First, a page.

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Auditor Dismissals: Opaque Disclosures and the Light of Timing

50 Pages Posted: 9 Jun 2017 Last revised: 12 Oct 2017

Jeffrey J. Burks

University of Notre Dame

Jennifer Sustersic Stevens

Ohio University

Date Written: October 2017

Abstract

Motivated by the ambiguity of auditor dismissals, this study informs about an alternative signal – the timing of the dismissal – for inferring the implications of dismissals. When dividing the reporting year into five dismissal periods, we find largely monotonic increases in the probability of future restatements, material weaknesses, and delistings across the five periods. Firms that dismiss auditors after the second fiscal quarter have markedly higher rates of future restatements, material weaknesses, and delistings compared to firms that dismiss auditors shortly after filing the prior year’s 10-K. Incremental to other predictors, the period of dismissal has predictive power for restatements and material weaknesses but not for delistings. In contrast, mandatory disclosures about the circumstances of dismissals have little incremental predictive power. Stock price drifts following the mandatory disclosures indicate that the market tends to underreact to them.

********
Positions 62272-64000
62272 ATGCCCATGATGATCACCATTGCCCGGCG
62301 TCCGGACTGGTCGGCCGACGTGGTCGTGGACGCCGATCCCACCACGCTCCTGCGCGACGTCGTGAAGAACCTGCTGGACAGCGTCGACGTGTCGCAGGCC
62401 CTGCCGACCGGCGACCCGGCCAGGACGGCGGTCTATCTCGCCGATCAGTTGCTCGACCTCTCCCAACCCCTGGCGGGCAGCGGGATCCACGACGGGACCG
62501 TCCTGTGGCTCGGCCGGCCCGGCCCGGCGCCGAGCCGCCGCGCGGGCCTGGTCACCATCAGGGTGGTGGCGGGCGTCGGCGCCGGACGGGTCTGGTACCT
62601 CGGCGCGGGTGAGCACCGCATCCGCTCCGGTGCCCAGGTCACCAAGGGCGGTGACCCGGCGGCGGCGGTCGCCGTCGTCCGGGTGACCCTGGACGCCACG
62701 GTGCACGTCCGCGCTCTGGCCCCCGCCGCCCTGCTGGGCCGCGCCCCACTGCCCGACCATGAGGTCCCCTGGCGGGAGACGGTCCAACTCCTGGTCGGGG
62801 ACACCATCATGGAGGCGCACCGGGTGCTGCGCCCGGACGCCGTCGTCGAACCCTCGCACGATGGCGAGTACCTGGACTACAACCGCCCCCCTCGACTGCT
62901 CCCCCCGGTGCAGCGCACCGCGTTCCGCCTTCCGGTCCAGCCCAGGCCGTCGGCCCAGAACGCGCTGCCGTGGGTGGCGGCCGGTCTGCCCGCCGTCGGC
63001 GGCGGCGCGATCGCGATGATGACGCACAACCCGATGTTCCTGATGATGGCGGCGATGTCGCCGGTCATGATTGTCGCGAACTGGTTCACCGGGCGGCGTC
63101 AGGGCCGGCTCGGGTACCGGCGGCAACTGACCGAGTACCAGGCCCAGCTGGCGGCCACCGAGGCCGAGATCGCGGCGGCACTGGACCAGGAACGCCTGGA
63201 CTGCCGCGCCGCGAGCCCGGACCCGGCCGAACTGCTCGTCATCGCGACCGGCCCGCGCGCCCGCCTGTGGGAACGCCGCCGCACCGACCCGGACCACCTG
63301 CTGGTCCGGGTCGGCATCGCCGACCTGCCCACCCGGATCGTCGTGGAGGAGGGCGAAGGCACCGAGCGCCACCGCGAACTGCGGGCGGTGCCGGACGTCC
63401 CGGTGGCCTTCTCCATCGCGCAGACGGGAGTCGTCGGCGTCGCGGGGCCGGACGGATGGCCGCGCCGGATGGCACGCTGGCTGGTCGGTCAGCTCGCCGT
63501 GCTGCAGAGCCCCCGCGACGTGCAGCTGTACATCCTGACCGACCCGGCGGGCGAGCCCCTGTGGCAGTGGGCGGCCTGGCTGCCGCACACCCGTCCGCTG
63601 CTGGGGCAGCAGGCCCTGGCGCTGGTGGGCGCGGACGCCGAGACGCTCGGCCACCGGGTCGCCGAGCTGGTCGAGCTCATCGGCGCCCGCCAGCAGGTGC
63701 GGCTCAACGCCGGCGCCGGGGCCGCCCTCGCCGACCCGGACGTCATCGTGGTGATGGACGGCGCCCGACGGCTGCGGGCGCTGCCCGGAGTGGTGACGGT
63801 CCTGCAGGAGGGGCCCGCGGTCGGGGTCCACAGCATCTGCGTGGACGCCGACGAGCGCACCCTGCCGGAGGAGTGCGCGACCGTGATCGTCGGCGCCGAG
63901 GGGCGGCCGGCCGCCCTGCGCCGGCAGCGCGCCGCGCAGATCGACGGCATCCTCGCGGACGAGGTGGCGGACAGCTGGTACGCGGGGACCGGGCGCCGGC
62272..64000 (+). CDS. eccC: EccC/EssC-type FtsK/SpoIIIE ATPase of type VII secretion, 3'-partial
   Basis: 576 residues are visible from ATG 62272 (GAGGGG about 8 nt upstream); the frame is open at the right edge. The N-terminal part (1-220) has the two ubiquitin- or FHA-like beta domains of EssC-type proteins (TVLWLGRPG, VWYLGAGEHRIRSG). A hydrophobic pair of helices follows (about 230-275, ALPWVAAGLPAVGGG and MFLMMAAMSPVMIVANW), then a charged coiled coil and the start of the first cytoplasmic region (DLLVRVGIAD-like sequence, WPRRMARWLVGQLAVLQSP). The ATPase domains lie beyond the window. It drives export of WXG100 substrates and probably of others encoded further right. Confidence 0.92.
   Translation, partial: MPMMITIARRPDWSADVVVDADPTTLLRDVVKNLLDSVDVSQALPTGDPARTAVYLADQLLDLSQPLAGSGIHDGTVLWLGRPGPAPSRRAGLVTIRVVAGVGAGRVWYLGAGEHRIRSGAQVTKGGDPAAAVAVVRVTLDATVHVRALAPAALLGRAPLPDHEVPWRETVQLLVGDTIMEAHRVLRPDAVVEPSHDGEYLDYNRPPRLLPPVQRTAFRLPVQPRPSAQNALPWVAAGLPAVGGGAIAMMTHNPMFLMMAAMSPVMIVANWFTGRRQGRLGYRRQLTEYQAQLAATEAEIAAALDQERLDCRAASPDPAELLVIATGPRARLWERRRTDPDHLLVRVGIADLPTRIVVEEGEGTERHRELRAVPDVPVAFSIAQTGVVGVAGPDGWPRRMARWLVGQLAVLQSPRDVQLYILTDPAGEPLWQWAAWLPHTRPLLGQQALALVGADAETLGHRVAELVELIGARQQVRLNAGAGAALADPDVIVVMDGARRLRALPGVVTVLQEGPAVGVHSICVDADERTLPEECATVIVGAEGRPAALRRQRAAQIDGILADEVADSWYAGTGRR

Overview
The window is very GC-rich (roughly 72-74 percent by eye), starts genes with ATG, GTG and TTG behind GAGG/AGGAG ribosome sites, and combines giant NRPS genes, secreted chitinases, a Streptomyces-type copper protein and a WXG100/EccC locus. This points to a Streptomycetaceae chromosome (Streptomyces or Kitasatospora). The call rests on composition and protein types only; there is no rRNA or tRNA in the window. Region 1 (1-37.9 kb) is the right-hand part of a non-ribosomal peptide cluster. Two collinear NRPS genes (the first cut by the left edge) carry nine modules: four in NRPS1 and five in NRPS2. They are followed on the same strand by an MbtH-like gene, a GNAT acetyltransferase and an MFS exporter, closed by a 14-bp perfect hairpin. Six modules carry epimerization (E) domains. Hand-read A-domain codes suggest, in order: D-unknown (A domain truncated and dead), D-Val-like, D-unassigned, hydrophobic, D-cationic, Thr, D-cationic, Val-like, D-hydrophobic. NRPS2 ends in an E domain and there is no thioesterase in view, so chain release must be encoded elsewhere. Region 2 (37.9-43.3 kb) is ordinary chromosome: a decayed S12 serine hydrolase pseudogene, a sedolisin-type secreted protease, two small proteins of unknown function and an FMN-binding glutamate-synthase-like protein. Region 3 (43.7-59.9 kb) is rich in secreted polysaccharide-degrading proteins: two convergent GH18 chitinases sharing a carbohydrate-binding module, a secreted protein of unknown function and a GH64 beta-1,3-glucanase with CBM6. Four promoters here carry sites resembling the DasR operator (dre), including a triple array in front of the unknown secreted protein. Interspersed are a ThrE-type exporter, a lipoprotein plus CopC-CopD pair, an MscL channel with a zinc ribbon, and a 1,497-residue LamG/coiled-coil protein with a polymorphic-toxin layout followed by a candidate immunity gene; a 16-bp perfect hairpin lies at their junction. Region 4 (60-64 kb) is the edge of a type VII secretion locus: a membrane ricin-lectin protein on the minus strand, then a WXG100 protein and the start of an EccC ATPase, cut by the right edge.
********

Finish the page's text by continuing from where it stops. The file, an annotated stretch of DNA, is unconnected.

Keywords: auditor dismissal, auditor resignation, restatement, material weakness, delisting

JEL Classification: M40, M41, M42, M48

Suggested Citation

Burks, Jeffrey J. and Sustersic Stevens, Jennifer, Auditor Dismissals: Opaque Disclosures and the Light of Timing (October 2017). Available at SSRN: https://ssrn.com/abstract=2983218

Jeffrey Burks (Contact Author)

University of Notre Dame ( email )

Mendoza College of Business
Notre Dame, IN 46556-5646
United States

Jennifer Sustersic Stevens

Ohio University ( email )

College of Business Administration
526 Copeland Hall
Athens, OH 45701
United States

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